The differentiation of the “Old Gay” and “New Gay”lesbian identities. Though these factors are important, she consistently neglects specific fragments of various movements that play their parts as well. For starters, Stein’s writing style is a perfect example of the scenery that displays the pandemonium consuming the mystery of the lesbian movement at the time. She precisely and methodically reconstructs the scenes by dancing around the pages and re-accounting different stories that always tie back to the original themes. An example of this is the second chapter of the book when Stein retells the stories of three different women and their experiences involving the Lesbian movement.
Virginia Woolf is a writer who took her inspirations of her topics from her own life, just as in her novel Mrs. Dalloway. Because her father was a strict and conservative person, she was inclined to her feminist ideology more and more. She was concerned with the thought more and more that why women do not have the same rights as the men? Due to this influence, she began to use these topics more frequently. The feminism as a principle is also included into the novel Mrs. Dalloway, for the reason that Woolf is writing about the after war era when the society had experienced the horrors of the war.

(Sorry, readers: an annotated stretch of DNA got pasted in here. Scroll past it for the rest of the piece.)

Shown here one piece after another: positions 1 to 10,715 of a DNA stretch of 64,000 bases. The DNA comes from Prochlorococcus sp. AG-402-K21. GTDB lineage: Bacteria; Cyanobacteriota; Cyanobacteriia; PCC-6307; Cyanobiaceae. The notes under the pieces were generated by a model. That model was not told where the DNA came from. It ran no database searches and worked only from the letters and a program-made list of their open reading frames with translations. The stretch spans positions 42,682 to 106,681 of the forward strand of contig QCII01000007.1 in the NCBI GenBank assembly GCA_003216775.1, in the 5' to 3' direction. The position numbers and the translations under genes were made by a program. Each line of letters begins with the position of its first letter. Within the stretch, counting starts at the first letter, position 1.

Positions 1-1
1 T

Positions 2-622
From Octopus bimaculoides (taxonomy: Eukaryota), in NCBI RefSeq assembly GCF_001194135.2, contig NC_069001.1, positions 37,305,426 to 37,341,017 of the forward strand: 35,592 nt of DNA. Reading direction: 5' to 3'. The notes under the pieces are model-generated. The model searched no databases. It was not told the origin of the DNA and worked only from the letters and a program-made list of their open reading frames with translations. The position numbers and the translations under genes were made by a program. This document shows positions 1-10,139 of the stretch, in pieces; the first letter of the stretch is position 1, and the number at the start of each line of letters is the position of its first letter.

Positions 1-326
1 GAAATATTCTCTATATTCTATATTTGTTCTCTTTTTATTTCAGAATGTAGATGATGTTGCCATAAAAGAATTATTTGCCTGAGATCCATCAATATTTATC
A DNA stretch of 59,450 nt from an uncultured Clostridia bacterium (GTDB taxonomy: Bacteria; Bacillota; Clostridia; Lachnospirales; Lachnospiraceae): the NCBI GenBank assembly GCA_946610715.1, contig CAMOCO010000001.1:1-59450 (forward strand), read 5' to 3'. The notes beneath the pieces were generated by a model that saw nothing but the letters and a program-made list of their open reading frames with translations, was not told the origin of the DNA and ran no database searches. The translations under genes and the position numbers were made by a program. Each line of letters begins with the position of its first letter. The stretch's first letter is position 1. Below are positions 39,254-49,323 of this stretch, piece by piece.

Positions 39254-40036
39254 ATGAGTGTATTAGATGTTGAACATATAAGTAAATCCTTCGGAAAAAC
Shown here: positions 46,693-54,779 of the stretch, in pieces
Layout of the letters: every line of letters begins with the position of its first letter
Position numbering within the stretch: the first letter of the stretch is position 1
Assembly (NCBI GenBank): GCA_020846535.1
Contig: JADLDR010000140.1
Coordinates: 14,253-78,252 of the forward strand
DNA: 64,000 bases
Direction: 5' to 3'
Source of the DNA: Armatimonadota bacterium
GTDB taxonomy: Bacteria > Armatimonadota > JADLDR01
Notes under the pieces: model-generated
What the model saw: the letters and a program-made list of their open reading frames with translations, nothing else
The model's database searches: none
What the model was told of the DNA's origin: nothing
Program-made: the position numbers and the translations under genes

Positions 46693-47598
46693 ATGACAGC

They praised Morrison’s prose style, her ear for dialogue, and her deft characterization. Sula is the dramatization of the conflict between self realization and community allegiance dramatically played out in this novel. Other themes portrayed in the friendship between women, mother daughter relationship, and the connections between good and evil. In the author’s structuring of Sula and Nel, they are fewer people in their own right than representations of a rebel and conformist, which is the author’s view as the black women’s intrinsic conflict. Particularly, with Sula, the writer seems to be going beyond such representation, addressing herself to the idea of the great rebel the one who tries to